BWW Review: Company XIV's Erotic Holiday Treat NUTCRACKER ROUGE Christens Their New Brooklyn Home
So it really shouldn't be a surprise that their new home, just around the corner from the L train's Jefferson Street stop, is an unexpected wonder located on an empty industrial block of brick warehouses tagged with ancient graffiti.
Walk through the nondescript door with the theatre's name unobtrusively placed above, and suddenly you're taking in the sensuous sights and scents of an erotic theatrical playground populated by an extraordinary assemblage of classical dancers, actors, operatic vocalists, pop singers, circus performers and burlesque artists, all barely dressed in a style that mixes baroque, Folies Bergeres, Paris Opera Ballet and sex-positive toy store.
Named for the intimate and decadent private performances at France's Louis XIV's court, Company XIV's enticing and elegant pre-show atmosphere is a part of the company's signature style that has made them one of the most inventive and thrilling theatre companies in New York. While there is no minimum required, a bottle of champagne, or, better still, a glass of absinthe, provides a perfect accompaniment to the latest edition of their annual holiday classic, NUTCRACKER ROUGE.
Premiering eight years ago, NUTCRACKER ROUGE tells of the womanly, but naïve, Marie-Claire, who ventures forth to the Kingdom of Sweets for a luscious sampling of sugary goodness and discovers a world where shame has no power and joy is defined by freely succumbing to one's urges.
Though the story remains the same, McCormick reimagines the show every year, adjusting material for the artists he has at hand.
For the first time, this year's edition opens with figure skater Tilly Evan-Krueger, who glides on a portable surface to Josephine Baker's "Toc Toc."
Pole dancers Marcy Richardson and Steven Trumon Gray (portraying Harlequin and Columbine) seriously heat up the scene as they seductively maneuver their bodies to the music of Offenbach. Later in the evening the two perform awe-inspiring aerial acrobatics from a pair of lyra; one hanging above the audience.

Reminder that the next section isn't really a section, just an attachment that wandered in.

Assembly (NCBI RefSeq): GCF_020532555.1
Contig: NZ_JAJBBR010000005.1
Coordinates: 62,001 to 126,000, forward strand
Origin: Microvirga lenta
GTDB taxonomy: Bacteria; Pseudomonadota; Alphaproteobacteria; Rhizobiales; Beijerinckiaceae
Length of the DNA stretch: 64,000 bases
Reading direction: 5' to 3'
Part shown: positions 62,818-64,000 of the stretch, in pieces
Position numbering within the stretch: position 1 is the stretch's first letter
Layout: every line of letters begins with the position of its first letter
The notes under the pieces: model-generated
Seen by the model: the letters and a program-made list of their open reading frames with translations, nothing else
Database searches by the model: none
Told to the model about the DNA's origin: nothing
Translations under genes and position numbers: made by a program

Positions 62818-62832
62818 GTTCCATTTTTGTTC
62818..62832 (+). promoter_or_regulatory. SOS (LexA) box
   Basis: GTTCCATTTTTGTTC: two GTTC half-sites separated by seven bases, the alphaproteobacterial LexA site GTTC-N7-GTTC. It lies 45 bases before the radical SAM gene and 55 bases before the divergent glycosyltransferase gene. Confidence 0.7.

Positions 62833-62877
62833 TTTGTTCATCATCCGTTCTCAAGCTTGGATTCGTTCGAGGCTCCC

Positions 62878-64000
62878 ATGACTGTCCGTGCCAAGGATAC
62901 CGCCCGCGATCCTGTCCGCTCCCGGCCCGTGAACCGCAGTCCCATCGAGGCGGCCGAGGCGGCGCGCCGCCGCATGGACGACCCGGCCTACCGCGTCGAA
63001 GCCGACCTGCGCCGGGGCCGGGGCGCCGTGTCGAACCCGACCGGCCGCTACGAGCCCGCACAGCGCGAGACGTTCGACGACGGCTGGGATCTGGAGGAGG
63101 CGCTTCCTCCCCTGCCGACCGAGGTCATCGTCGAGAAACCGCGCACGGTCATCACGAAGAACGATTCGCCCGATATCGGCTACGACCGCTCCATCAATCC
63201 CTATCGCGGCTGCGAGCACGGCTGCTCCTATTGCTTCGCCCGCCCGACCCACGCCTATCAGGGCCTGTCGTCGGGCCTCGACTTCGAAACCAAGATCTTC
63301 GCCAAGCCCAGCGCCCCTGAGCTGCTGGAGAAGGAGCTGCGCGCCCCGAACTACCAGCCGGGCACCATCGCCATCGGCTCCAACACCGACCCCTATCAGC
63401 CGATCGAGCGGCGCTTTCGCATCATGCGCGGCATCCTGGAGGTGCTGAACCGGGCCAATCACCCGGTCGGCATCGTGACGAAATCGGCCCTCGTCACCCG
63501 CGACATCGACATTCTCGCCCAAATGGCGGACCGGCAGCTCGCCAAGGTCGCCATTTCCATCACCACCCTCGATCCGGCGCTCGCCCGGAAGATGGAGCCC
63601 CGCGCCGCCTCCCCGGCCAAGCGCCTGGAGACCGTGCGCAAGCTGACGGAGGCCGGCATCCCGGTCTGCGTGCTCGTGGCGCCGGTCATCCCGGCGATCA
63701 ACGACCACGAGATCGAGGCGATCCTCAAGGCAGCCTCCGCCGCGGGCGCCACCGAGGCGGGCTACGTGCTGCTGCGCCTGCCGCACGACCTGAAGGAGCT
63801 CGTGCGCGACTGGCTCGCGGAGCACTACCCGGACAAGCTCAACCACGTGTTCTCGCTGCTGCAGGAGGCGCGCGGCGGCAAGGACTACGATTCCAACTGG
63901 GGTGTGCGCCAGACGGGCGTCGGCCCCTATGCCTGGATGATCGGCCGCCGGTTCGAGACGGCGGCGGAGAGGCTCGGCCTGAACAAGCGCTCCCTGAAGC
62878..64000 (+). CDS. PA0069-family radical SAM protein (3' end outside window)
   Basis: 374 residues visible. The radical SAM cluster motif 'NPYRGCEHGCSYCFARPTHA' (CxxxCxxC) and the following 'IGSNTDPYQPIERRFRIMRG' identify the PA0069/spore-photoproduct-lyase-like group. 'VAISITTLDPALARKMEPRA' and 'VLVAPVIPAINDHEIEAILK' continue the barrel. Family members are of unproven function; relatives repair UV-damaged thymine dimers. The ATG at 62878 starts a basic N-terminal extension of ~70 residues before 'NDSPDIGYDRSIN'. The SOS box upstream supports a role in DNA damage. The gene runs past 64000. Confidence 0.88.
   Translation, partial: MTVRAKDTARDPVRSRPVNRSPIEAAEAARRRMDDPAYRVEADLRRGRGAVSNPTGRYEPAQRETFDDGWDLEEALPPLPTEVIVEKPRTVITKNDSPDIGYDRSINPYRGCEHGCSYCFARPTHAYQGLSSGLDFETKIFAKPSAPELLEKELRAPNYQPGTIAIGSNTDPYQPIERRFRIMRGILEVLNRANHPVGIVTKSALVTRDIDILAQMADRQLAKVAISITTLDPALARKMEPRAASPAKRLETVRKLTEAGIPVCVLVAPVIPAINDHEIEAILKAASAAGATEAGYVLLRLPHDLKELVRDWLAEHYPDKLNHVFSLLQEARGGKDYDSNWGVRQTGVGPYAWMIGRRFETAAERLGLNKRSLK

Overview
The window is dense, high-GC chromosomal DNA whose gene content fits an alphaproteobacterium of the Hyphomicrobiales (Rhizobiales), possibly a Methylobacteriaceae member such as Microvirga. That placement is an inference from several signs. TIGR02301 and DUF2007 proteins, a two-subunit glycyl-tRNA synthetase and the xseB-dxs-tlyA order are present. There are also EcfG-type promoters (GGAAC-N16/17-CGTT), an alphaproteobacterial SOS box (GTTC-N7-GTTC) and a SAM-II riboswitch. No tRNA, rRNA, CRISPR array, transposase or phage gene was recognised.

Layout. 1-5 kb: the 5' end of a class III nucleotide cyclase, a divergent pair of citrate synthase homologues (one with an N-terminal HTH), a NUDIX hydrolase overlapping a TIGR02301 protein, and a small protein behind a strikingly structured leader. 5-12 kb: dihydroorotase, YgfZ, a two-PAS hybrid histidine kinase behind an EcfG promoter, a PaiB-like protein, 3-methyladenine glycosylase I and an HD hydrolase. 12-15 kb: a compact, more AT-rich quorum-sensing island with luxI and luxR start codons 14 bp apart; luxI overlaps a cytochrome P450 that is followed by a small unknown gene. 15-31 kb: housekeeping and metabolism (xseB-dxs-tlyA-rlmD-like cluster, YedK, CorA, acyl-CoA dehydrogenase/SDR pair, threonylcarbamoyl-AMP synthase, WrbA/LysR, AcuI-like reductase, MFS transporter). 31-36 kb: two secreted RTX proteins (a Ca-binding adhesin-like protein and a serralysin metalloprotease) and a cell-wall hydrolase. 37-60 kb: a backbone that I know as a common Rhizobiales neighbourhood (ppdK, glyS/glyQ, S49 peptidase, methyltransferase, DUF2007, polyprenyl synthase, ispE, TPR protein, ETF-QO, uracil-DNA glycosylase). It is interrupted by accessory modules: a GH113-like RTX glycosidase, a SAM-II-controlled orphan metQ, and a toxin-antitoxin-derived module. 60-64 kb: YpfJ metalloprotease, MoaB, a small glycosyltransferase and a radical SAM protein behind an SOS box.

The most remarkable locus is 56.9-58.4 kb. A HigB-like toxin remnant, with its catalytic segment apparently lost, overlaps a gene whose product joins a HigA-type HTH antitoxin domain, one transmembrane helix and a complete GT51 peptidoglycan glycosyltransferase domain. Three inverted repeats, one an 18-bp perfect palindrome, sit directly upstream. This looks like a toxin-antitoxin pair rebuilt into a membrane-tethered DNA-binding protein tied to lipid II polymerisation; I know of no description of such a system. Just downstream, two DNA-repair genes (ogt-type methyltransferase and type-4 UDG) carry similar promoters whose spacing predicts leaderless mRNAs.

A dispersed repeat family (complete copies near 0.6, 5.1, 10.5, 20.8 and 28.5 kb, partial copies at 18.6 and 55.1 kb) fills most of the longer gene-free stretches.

Regulars at Company XIV productions always look forward to hearing Richardson's sterling operatic soprano holding high notes while her body undulates from above. I've never seen her receive less than a wild cheering ovation.
Vocalists Storm Marrereo and Cunio exude ravishingly royal sexuality and passionate tones as Madame and Monsieur Drosselmeyer, who guide Marie-Claire from delicious wonder to wonder.
Two of those wonders are Turkish Delights Ross and Nick Katen, whose muscular bodies intertwine in a jaw-dropping trapeze act, and who later appear charmingly goofy as tap dancing candy canes.
Other entrancing dance moments include a trio of burlesque dancing candy cherries, a sexy ensemble of snowflakes, Cara Seymour as a bolero dancing matador and, of course, McCormick's traditional orgiastic can-can.
As Marie-Claire, Allison Ulrich interacts with each act with a combination of wonderment and a growing understanding of the lustful desires she's developing. Her spectacular finale is a solo of mature self-discovery set to Duke Ellington's "Sugar Rum Cherry" followed by a pas de deux with Lukasz Zieba's prince, set to Tchaikovsky, that combines classical ballet with barely controllable foreplay.
Since losing their once-permanent space to damages suffered from Hurricane Sandy, Company XIV has been quite nomadic, but their productions have remained spectacular displays of talent, packaged as sexy and tasteful fun. Hopefully, their easy-to-get-to new theatre will soon become a hot destination for New Yorkers and visitors seeking a unique and playful theatrical experience.